Ransomware is Here: What You Can Do About It

  • Over 40% of those infected with CryptoLocker actually agreed to pay the ransom demanded, which is a big incentive for hackers to target more systems.
  • Most ransomware is less creative than one might assume, given the breathless reports of its efficacy.
  • However, even the most basic attacks have shown an alarming ability to bypass traditional security measures.

Over the last few years, ransomware has emerged as one of the most devastating and costly attacks in the hacker arsenal. Cyber thieves are increasingly using this form of attack to target individuals, corporate entities and public sector organizations alike by holding your system or files for ransom. Unlike other forms of cyber theft that often involve stolen financial or healthcare information, ransomware cuts out the middleman. In cases where an attacker steals health or financial documents, they must sell them on to third parties to make money. As far as ransomware is concerned, the money comes directly from the victim.

Ransomware is a quickly growing threat vector. According to the FBI’s Internet Crime Complaint center (IC3), infected users made complaints about ransomware 2,453 times in 2015—nearly double the figure for 2014. What’s more, these figures most likely represent only the tip of the iceberg, as many users pay their ransom without making a report to the authorities. A recent survey conducted by a Cyber Security Research Center at the University of Kent found that over 40% of those infected with CryptoLocker actually agreed to pay the ransom demanded, which is a big incentive for hackers to target more systems.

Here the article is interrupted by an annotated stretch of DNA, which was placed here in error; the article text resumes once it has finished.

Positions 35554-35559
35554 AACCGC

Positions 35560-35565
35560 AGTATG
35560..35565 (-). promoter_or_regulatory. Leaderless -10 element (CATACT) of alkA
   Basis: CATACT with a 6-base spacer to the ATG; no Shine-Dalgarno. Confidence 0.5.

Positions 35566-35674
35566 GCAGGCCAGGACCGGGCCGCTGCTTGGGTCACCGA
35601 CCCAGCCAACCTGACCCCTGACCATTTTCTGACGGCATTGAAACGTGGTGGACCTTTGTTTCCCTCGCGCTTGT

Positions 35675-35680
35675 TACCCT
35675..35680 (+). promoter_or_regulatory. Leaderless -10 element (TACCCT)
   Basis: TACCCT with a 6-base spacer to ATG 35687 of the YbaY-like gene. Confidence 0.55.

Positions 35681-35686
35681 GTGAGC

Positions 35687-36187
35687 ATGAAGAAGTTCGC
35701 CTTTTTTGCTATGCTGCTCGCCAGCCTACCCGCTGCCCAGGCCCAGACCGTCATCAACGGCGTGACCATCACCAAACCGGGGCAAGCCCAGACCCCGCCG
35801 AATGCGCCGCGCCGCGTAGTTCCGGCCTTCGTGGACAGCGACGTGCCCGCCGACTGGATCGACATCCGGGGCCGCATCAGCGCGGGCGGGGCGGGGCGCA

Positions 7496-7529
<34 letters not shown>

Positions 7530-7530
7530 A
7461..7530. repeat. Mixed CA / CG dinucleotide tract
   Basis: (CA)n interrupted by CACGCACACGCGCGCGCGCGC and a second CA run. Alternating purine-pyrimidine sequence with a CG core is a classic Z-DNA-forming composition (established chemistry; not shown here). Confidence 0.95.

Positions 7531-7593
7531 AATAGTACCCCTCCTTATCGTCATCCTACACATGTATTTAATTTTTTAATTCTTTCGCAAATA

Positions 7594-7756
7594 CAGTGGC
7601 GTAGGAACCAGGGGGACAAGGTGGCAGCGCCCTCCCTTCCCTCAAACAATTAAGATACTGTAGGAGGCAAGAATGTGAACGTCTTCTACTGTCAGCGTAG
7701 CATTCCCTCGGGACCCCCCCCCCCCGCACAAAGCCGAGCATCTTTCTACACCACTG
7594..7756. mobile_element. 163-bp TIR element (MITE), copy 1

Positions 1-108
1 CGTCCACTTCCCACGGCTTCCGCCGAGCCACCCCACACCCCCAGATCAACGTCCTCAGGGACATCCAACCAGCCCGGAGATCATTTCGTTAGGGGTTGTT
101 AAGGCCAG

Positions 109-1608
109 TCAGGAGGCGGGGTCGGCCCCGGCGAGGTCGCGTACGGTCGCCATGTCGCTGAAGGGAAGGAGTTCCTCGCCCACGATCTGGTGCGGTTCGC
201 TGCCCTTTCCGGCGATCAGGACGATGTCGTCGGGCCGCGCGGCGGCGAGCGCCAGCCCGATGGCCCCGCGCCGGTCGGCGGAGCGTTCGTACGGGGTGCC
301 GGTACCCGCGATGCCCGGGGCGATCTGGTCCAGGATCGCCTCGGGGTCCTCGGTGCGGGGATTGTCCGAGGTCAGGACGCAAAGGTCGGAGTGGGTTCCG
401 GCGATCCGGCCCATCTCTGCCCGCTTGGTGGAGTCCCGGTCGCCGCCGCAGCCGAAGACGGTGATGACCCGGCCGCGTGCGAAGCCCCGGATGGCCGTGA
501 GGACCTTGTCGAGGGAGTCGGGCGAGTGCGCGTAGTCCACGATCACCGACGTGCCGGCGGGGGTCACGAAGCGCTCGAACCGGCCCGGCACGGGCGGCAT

Lastly, hackers are rapidly iterating both malware and distribution techniques. In early Q2 of 2016, a new variant of ransomware, known as CryptXXX, emerged on the scene. This program is packed in such a way that users and antivirus software may initially confuse it for a Windows DLL file. Further layers of code are deliberately designed to obfuscate the functionality of the program and thwart security researchers. According to research from SentinelOne, this functionality includes the ability to deliberately hunt down and steal bitcoin wallets, as opposed to simply waiting for a ransom.

Reveton ransomware taking over an endpoint, with removal instructions
Fig 1. Reveton ransomware taking over an endpoint, with removal instructions

CryptXXX has since evolved its abilities even further since detection. A new version of the virus now includes the ability to steal network access credentials and search for and encrypt shared drives attached to the initially-infected endpoint. The implications are ominous. Most ransomware authors don’t know whether the data they’re encrypting is actually of value to their targets. By adding the ability to spread in this manner, cyber criminals have drastically increased their odds of winning a payday.

Other attackers are swiftly refining their toolkit in order to hit specific targets as well. SamSam, for example, bypasses the process of infecting users via a phishing attack or drive-by-download, and goes straight for unpatched vulnerabilities in JBoss. KeRanger diversified to begin infecting OS X users. Most ransomware is less creative than one might assume, given the breathless reports of its efficacy. However, even the most basic attacks have shown an alarming ability to bypass traditional security measures.

While many endpoint security products including traditional antivirus, host IPS, clustering and sandbox technologies have tried to prevent ransomware attacks, none of these solutions have been successful in preventing this latest form of attack. SentinelOne is the only vendor to provide “Next Generation” Endpoint and Server Protection to successfully detect and prevent ransomware-based attacks. We’ll now discuss in more depth how ransomware works and how SentinelOne protects against it.